St. Luke's Episcopal Church

Ypsilanti, Michigan

Category: History of St. Luke’s (page 1 of 2)

Works of Art

More recent additions include the 1987 ceramic Stations of the Cross by local artist and art educator Gawaine Dart. Prof. Dart placed his realistic depictions of the Way of the Cross in neo-Gothic frames with crockets and fleur-de-lis echoing decorative motifs in the church, especially the carving on the choir stalls.

Dart, retired chairman of Henry Ford Community College’s art department, along with his wife, Jane McAllister Dart, also designed the decorative stenciling in the Lady Chapel. The patterns used were original interpretations of authentic 19th century designs.

Interior

St. Luke’s has a large, auditorium-type nave – much like the Protestant meeting houses of the 18th and early 19th centuries – while the emphasis on the altar and the majesty of the Gothic architecture reflects the Church’s Catholic heritage. This balance of traditional and reformed elements is typical in a mid-19th century Anglican Church. The plan of St. Luke’s reflects the shift in taste in the Victorian era from religious architecture (based on Classical models) to those of a medieval flavor.

Although the interior has been remodeled and redecorated several times since the church was built in 1858, it has not changed appreciably since the 1940s when a dark oak and stained glass screen was erected to divide the narthex from the nave.

The organ now in use was donated by Dr. John Sill in 1885, during his tenure as principal of Michigan Normal School (now Eastern Michigan University). He also donated the altar that is still used. Other church furnishings were given as memorials over a period of time from the late 19th century to the present. Dating to an early period of interior redecoration is the altar, consecrated on Epiphany 1889.The brass eagle lectern and the wine-stem dark-oaken pulpit were memorials to the Rev. Dr. Gardham. The dark oak choir stalls, rail in front of the choir and fine brass gate were a memorial to Mr. and Mrs. Daniel Quirk, given on Easter 1916. The present altar rail and matching reredos (the screen behind the altar) were installed in the 1950s, along with the lighting fixtures and pews.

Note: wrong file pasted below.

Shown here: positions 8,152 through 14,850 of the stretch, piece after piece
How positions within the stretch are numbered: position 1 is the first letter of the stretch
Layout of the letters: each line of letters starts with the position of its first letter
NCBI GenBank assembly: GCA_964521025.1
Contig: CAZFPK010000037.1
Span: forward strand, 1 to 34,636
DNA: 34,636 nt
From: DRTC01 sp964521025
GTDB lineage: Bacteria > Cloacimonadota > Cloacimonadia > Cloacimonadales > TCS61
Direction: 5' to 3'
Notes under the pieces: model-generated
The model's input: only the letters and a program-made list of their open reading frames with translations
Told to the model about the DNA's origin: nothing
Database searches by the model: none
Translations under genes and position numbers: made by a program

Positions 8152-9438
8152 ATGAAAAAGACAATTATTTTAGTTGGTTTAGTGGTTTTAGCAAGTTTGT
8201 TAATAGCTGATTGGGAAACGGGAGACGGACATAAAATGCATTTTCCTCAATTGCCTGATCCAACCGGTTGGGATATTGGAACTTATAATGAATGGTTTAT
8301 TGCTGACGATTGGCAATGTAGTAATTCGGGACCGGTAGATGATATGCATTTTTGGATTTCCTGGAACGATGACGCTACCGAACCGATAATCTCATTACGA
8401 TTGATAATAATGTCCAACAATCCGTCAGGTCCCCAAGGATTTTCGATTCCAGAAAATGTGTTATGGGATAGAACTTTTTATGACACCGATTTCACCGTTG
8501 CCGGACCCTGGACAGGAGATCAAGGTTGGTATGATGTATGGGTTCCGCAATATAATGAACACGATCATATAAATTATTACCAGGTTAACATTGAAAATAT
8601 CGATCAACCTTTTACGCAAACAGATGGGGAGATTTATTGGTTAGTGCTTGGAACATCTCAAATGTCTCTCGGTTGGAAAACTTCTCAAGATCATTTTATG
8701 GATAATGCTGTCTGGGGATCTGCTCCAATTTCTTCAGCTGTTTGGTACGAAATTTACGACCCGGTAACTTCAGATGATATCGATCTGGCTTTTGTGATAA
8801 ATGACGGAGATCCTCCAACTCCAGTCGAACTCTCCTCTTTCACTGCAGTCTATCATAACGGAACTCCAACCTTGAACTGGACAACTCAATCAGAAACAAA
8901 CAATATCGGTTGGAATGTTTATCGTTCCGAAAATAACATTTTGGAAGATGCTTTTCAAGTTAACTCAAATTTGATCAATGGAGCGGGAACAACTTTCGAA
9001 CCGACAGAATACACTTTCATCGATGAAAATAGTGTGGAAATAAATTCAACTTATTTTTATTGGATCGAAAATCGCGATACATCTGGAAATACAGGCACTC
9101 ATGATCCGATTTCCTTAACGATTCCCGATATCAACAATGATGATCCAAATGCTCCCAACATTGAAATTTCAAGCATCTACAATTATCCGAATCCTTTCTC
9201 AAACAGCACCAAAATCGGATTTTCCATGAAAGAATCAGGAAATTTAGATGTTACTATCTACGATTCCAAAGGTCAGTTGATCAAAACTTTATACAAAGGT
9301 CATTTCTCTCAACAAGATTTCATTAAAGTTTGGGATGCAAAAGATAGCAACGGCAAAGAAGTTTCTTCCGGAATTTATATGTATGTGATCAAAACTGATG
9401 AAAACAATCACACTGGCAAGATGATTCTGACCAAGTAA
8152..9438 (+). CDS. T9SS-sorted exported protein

At one time the walls of the nave featured joyous, colorful stenciling, likely dating to a decorative program implemented in the early 1900s by Mrs. Mary Chase Smith Gardham, wife of the rector of St. Luke’s. Mrs. Gardham, herself an artist, may well have been responsible for much of the late Victorian decoration of St. Luke’s.

Bricks and Mortar

While the parish of St. Luke’s began worshipping at the address currently designated as 120 North Huron in 1830, it wasn’t until March 14, 1840, that the property deed was conveyed from the City of Ypsilanti to the Right Rev. Samuel A. McKorsky, Bishop of the Diocese of Michigan, in consideration for $1,600. As early as 1814 this same plat had been sold to Gabriel Godfroy, Sr. (of Godfroy’s Trading Post) for the consideration of $100. Godfroy, in turn, sold it to Henry I Hunt in 1824 for $816.

The original structure was a simple frame building (probably originally built as a home), and by 1837, it was clear that a new structure needed to be built. It was completed in 1838 and dedicated on July 1 of that year. It was an uphill battle to get this project off the ground and, finally, completed. It turned out that the battle would not end there, though, as the parish had difficulty meeting its financial obligations and would have lost the building had it not been for a $1600 ($2000 with interest) loan from the Missionary Committee of the diocese.

At a meeting of the vestry in March 1856, it was resolved to enlarge and improve the then-existing church edifice, but this proposition soon turned into a plan to erect a new building on the location of the old church. This new building was consecrated on June 28, 1857 (though the spire and pews would not be completed until 1871). It was the first church building built by Ypsilanti contractors Ballard and Edmunds. (Both Arden Ballard and James Edmunds were sons-in-law of Benjamin J. Woodruff, having married, respectively, daughters Adelia and Angelina; and both were members of St. Luke’s. Ardan Ballad was a member of St. Luke’s first vestry.)

The total cost of this structure (furnished) was $15,000. It was designed by Detroit’s premier architectural firm, Jordan and Anderson, and is one of the oldest, thoroughly Gothic Revival churches in Michigan. The structure reflects the changing tastes in, and theories of, ecclesiastical architecture. Early 19th century architects had used pointed ornaments on their buildings and called the resulting design “Gothic.” The interest in building new structures based on medieval forms and decorations, even to the point of copying actual medieval structures, had its origin in the High Church movement of 19th century Anglicanism. The success of that movement is evident in the fact that, when most people think of church architecture, it’s medieval architecture that comes to mind.